After turning professional in 2000, Famiglietti began putting up blistering times in a variety of long-distance events. He chose to run the steeplechase because he viewed it as the most challenging race. Few would argue that it is the most unusual. The steeplechase covers 3,000 meters and involves leaping occasionally over fixed hurdles and sometimes into a sloping water pit.
Famiglietti made the 2004 Summer Olympics in Athens, but he finished eighth in his preliminary race. Afterward, he moved back to New York and rededicated himself to his sport. Quicker times soon followed. By the time he arrived at the U.S. Olympic Team Trials earlier this summer, he was ready. Strengthened by a tough daily regimen and bedecked with a nine-month-old beard, he breezed to a victory. Such was his overall strength that his personal best times in the 1,500 meters, 5,000 meters and 10,000 meters would have been good enough to win those races at the trials.
But Famiglietti had strong misgivings about going to Beijing. Shortly after the trials, he declared that the bronze medal was his best possible result because of doping among other competitors, a remark that stirred controversy but he thinks helped scare cheaters away. He also considered boycotting the Games because of human rights issues in China. Ultimately, he chose to put politics aside and focus on athletics.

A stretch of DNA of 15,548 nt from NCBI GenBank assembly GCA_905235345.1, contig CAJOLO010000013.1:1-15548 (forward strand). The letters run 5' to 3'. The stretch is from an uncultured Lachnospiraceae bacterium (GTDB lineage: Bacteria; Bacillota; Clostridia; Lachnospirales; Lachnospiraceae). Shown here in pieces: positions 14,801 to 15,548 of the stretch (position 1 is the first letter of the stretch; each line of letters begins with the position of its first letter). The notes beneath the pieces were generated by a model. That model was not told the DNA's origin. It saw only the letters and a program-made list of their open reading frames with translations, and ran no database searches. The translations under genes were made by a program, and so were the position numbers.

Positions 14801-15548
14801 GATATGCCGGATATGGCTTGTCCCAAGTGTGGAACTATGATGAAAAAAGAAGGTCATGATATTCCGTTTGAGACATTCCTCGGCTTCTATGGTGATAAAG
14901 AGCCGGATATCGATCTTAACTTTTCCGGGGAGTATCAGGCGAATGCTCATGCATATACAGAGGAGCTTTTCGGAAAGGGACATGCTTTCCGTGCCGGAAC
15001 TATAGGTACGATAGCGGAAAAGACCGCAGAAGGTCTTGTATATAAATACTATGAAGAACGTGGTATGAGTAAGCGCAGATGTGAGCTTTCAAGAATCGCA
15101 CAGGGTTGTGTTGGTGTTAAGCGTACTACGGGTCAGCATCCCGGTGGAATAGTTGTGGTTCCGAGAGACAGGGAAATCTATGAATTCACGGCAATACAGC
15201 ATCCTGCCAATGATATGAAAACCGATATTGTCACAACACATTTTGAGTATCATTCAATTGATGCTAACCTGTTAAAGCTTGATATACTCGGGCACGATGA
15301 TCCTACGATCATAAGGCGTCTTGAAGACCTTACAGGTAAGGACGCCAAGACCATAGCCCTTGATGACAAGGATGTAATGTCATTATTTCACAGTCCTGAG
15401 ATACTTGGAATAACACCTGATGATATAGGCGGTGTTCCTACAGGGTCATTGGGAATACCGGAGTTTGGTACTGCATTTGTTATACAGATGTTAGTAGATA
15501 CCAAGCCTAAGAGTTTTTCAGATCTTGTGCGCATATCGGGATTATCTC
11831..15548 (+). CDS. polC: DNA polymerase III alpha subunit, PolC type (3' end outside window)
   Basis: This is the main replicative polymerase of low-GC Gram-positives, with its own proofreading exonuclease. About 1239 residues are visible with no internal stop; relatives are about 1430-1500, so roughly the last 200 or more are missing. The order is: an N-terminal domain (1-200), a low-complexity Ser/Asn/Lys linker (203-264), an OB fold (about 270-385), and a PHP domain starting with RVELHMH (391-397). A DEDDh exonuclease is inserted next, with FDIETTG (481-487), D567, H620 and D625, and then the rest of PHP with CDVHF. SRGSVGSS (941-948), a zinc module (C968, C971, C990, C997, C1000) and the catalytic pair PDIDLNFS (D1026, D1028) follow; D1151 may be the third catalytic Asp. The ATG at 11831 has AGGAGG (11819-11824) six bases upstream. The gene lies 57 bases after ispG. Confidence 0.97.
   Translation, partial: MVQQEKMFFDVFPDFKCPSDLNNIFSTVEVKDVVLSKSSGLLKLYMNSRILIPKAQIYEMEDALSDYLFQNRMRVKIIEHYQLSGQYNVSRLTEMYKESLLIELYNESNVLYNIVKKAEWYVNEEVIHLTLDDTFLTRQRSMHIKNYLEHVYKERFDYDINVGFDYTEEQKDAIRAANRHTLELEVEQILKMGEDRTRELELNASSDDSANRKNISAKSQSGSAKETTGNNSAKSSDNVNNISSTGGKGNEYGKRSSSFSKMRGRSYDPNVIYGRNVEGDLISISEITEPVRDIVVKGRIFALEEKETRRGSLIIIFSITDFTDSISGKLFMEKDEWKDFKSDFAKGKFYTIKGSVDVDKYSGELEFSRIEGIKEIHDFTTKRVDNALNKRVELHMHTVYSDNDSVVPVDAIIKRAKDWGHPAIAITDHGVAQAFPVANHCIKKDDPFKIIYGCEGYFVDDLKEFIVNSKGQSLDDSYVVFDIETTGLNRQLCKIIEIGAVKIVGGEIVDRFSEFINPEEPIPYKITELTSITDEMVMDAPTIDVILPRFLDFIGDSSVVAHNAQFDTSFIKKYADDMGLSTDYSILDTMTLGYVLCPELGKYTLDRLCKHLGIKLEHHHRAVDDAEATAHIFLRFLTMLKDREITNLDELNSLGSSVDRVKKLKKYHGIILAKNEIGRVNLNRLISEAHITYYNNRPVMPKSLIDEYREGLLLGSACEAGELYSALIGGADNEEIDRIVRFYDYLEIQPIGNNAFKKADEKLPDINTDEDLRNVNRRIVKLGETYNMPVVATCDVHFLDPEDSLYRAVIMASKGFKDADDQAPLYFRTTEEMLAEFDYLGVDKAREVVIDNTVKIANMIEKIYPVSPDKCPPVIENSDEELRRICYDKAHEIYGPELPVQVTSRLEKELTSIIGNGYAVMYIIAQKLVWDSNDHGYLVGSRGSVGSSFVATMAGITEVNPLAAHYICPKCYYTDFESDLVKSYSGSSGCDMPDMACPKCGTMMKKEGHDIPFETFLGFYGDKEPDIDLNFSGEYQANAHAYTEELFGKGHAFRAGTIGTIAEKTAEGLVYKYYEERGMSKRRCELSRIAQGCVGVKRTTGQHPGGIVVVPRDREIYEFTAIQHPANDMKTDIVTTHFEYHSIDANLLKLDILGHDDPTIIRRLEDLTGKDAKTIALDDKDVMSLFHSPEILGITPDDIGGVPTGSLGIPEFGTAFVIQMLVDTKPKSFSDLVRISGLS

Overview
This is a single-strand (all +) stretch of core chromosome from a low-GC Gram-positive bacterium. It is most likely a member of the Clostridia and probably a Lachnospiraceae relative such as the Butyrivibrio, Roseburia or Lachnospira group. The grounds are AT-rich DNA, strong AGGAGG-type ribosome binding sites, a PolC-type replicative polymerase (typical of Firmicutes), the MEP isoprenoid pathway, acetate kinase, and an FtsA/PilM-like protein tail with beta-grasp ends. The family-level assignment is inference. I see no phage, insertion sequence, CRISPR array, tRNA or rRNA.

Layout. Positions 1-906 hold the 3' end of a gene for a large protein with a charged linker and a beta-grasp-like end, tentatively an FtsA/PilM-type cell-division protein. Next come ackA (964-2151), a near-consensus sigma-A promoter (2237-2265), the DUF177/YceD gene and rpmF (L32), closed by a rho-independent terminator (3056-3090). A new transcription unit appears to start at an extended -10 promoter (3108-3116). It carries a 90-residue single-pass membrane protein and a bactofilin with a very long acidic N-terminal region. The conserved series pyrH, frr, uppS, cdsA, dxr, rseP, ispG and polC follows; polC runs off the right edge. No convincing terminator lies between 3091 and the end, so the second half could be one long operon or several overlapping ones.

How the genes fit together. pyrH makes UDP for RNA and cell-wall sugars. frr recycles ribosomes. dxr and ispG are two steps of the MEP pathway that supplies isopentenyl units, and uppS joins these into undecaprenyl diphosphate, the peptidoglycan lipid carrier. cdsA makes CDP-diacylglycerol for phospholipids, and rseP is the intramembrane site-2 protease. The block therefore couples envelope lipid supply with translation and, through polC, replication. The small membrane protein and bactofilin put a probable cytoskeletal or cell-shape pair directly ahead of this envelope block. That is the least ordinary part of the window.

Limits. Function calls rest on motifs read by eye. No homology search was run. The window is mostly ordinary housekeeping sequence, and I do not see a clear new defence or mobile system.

“I represented myself in a positive, peaceful way,” Famiglietti said. “I represented a lot of good things not just in my country but in life in general, and I think I got that message across. And if there’s a place that needs positive messages, maybe it’s there. Anytime you open a dialogue between two cultures, it’s a good thing.”
His results in Beijing were uneven. Famiglietti turned in a sterling performance in his preliminary race, setting a new personal best of 8:17.34. Against the world’s elite in the final two days later, he briefly made a charge to the front midway through the race before fading and finishing 13th, a result he attributed partly to respiratory problems stemming from pollution.
“The thinking was to get up front and string out the pace a little,” Famiglietti said. “Unfortunately, I wasn’t breathing well. I tried to push as hard as I could, but I just didn’t have the legs to keep up.”
On Sunday, he won a 5,000-meter race in Providence, R.I., that marked the end of his season. For the first time in about a year, he plans to take a day off from training. For the future, he is thinking of moving to a longer distance, perhaps even the marathon, and intends to run in the 2012 Olympics in London.
In the meantime, Famiglietti will turn his attention to other projects. He recently started an apparel line named Reckless Running and remains active as both a musician and abstract painter, influenced primarily by the 1980s New York culture of hip-hop and graffiti art. About a year ago, a friend made Run Like Hell, a documentary film about him, and another called Run Reckless is in the works.
They are appropriate titles for someone whose enthusiasm and intensity define all he does, a fellow who waved away a question about his preparation once by explaining a simple credo: “Racing is about guts.”